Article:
An individual’s personality is essentially who they are so describing it as disordered only furthers their sense of unacceptability and isolation from others. This is particularly unhelpful as the group of individuals that it is applied to tend to have very little sense of their own unique identity as it is.
I have also felt it has been used to pathologise my normal human emotions and fails to recognise that I have many very helpful and healthy personality traits as well as some damaged ones. In this respect, I am the same as everybody else. I am not disordered and different.
The psychiatric labels and diagnoses I have been given have further augmented this sense that I am different and wrong. I accept that some people find a diagnosis helpful and validating and how they are used is more important than the words themselves, but words can be powerful and deeply hurtful. When a diagnosis feels more like an insult than a meaningful understanding of distress something is profoundly wrong with it.
At the very least, the mental health system should keep its users’ safe from harm. At times, it has failed me in this fundamental task.
I have experienced sexual violence and exploitation whilst under its care and it has failed to manage the risk I have presented to myself in an appropriate way.
During this first psychiatric admission, I was raped whilst on a period of leave. On my return to the ward, I reported this but was not offered any medical assistance other than the offer to see the male junior psychiatrist on the ward which I declined. There was no discussion as to whether I wanted to involve the Police and the incident was never mentioned again. I have never been sure whether I was believed or not. A couple of days later the perpetrator rang the ward asking to speak to me. A nurse came to tell me he was on the phone and when I explained who he was her response was:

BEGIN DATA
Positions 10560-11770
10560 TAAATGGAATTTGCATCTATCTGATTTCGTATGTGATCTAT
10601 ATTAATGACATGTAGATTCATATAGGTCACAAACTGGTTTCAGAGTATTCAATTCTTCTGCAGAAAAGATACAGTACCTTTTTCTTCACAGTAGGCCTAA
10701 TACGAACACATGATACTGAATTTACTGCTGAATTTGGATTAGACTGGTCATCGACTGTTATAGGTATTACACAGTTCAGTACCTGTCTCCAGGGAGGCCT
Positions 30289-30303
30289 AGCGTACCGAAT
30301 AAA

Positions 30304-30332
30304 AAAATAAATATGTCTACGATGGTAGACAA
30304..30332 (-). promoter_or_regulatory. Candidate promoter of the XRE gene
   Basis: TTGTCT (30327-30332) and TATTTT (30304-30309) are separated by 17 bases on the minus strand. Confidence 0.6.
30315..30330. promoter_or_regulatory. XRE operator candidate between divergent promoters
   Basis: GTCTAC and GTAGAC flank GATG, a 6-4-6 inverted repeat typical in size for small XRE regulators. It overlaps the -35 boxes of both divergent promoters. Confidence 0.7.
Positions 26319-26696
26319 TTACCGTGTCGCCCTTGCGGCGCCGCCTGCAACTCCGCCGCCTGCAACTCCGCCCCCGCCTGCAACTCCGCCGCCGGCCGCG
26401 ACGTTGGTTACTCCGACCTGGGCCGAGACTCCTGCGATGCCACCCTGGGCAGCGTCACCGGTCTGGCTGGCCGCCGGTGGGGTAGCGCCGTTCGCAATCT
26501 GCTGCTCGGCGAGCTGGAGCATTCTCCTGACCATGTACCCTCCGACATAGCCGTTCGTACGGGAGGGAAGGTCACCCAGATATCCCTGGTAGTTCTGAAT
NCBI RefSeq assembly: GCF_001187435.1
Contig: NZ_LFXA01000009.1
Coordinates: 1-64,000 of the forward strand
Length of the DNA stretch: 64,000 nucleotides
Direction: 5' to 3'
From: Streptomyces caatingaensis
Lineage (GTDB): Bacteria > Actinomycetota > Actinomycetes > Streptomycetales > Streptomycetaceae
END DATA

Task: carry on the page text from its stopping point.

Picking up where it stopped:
“Yes, okay but do you want to speak to him?”
Several weeks after this incident my self-harming behaviour escalated, and I was transferred to a more secure ward for a week. Whilst on this ward a male patient asked me to show him where the light switch was in his room. I stood in his doorway to point it out and a female nurse shouted at me to get to my room. She told me exactly what sort of girl she thought I was for trying to get into bed with the male patient and when I protested and became agitated her response was that she would send in male staff to restrain and inject me if I didn’t calm down. I went to bed terrified, ashamed, distressed and crying.
After returning to the original ward I would leave during the night and engage in sexual activity with strangers and then self-harm. The ward was in central London and the staff sanctioned me leaving the ward on my own in the middle of the night. Some of the sexual encounters I mentioned to the staff, some I did not.
Continued in Part 4.
Written by Anonymous